Christmas spirit shows in Agassiz Harrison

This was my first Christmas season in Agassiz, and while I ventured back to the minus 25 weather of Calgary for a few days, I spent most of December reporting on what was happening right here in Agassiz and Harrison.

It’s no secret that Christmas can be gloomy for anyone experiencing grief, loneliness or depression. When December hits, and sometimes sooner, we come face to face with the “cheer” and “joy” we are supposed to experience this season.

Whether it’s an Instagram post of a perfect Christmas dinner or pictures from a holiday party, Christmas, combined with social media, can highlight our losses and perceived inadequacies, sometimes making us feel more sad or alone than other times of the year.

But it was only a few days into December that I realized that no one really has to be alone over the holidays in Agassiz and Harrison. Every week, a new event or fundraiser filled my calendar.

Locals showed up in droves for these community events, filling the Agricultural Hall to sing with the mass choir or eat dinner with the Agassiz Fire Department.

The United Church held a Quiet Christmas Service, where grieving, appreciating or mindfulness were encouraged in all forms.

The Agassiz Centre for Education held its annual Christmas morning event at the Legion, ensuring no senior spent Christmas alone.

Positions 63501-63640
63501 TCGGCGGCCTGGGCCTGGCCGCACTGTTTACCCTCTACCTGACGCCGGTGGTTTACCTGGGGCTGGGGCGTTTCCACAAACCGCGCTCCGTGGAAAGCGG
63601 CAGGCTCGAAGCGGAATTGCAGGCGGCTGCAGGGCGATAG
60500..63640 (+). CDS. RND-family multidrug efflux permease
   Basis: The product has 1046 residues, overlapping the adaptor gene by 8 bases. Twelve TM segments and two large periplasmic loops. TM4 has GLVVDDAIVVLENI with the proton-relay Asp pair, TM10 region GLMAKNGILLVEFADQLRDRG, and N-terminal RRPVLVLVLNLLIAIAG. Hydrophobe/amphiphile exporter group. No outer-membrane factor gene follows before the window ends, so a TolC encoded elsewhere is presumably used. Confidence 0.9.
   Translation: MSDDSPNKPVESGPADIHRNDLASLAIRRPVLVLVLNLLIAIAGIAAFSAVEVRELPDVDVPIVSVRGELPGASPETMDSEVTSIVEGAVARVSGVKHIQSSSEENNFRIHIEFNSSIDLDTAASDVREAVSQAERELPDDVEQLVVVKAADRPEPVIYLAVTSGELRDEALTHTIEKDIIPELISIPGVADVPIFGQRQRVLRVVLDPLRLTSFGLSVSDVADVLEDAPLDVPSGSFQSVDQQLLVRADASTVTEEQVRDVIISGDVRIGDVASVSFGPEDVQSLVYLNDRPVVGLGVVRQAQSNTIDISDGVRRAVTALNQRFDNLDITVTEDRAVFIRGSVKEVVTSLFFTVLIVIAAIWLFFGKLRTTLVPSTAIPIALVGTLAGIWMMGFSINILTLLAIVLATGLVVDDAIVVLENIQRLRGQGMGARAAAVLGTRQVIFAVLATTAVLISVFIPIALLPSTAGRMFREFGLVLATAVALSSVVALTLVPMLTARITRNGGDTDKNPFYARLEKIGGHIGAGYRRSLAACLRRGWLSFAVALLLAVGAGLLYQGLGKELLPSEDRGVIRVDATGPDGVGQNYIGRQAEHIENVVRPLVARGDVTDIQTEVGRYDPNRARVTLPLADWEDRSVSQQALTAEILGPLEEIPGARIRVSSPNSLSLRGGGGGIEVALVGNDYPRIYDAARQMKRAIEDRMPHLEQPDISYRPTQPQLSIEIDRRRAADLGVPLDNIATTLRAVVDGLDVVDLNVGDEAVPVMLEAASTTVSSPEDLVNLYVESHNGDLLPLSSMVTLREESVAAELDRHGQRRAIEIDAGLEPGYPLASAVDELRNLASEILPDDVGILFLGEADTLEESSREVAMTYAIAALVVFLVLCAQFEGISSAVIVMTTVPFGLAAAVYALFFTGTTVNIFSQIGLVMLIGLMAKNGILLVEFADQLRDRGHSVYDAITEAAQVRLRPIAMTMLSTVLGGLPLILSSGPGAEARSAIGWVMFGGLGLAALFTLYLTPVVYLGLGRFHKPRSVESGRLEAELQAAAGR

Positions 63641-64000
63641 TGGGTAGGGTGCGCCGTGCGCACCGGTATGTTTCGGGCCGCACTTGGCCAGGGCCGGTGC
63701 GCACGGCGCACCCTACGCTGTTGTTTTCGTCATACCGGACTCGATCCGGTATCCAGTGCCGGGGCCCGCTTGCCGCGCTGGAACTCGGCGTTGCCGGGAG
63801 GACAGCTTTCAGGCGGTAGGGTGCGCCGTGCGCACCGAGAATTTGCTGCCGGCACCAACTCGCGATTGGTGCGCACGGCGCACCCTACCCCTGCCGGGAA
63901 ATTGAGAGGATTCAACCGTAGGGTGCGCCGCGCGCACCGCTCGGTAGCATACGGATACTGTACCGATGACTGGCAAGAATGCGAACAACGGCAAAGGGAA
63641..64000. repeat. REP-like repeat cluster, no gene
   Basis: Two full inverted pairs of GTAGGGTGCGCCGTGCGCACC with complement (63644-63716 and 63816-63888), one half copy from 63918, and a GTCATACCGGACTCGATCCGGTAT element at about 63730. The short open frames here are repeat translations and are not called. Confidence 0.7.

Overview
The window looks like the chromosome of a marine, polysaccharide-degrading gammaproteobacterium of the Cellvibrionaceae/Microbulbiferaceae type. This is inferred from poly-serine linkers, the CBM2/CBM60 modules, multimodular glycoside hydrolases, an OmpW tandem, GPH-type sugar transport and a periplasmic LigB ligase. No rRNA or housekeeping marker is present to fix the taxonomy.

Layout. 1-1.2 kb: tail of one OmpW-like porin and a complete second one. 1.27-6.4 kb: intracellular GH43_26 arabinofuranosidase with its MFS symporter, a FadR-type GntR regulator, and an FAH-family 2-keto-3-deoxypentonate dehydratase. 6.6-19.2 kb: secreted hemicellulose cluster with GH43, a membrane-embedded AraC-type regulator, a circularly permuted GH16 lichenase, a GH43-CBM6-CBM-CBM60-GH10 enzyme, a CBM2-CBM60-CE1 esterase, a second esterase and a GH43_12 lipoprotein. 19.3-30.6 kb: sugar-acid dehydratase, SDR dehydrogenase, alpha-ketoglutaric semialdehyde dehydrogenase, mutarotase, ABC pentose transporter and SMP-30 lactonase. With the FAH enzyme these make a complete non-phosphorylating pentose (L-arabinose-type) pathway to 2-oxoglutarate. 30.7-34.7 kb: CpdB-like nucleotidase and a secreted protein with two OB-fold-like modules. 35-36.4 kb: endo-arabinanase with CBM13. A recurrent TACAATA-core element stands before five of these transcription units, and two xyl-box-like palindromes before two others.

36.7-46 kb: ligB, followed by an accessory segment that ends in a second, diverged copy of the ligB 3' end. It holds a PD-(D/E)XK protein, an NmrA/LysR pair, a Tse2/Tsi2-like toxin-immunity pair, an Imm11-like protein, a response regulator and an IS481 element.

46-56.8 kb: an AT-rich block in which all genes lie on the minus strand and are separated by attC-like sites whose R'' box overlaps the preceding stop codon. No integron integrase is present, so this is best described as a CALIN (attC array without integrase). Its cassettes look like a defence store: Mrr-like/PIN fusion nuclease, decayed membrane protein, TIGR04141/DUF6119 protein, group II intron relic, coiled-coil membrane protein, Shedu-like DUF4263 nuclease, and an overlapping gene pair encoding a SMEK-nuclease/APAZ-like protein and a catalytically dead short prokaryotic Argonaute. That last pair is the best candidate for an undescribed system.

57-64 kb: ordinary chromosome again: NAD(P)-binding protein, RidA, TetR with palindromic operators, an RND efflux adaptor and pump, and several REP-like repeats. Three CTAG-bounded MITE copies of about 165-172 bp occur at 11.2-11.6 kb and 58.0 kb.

Hundreds showed up to enjoy the CP Holiday Train.

Local fire departments, schools and businesses raised money and held food and toy drives for Agassiz Harrison Community Services.

And recently, when a Pacific frontal system barraged the Fraser Valley with snow and ice, locals posted in community Facebook groups, offering their snow-clearing services to those who needed it.

While Christmas can be hard, Agassiz and Harrison celebrate the true togetherness and compassion that Christmas is supposed to be all about.

I’m proud to work in a community of people who care about and support one another. Social media might show images of “perfect” Christmases but no post can capture the authenticity of a community that truly cares.

–Nina Grossman, Editor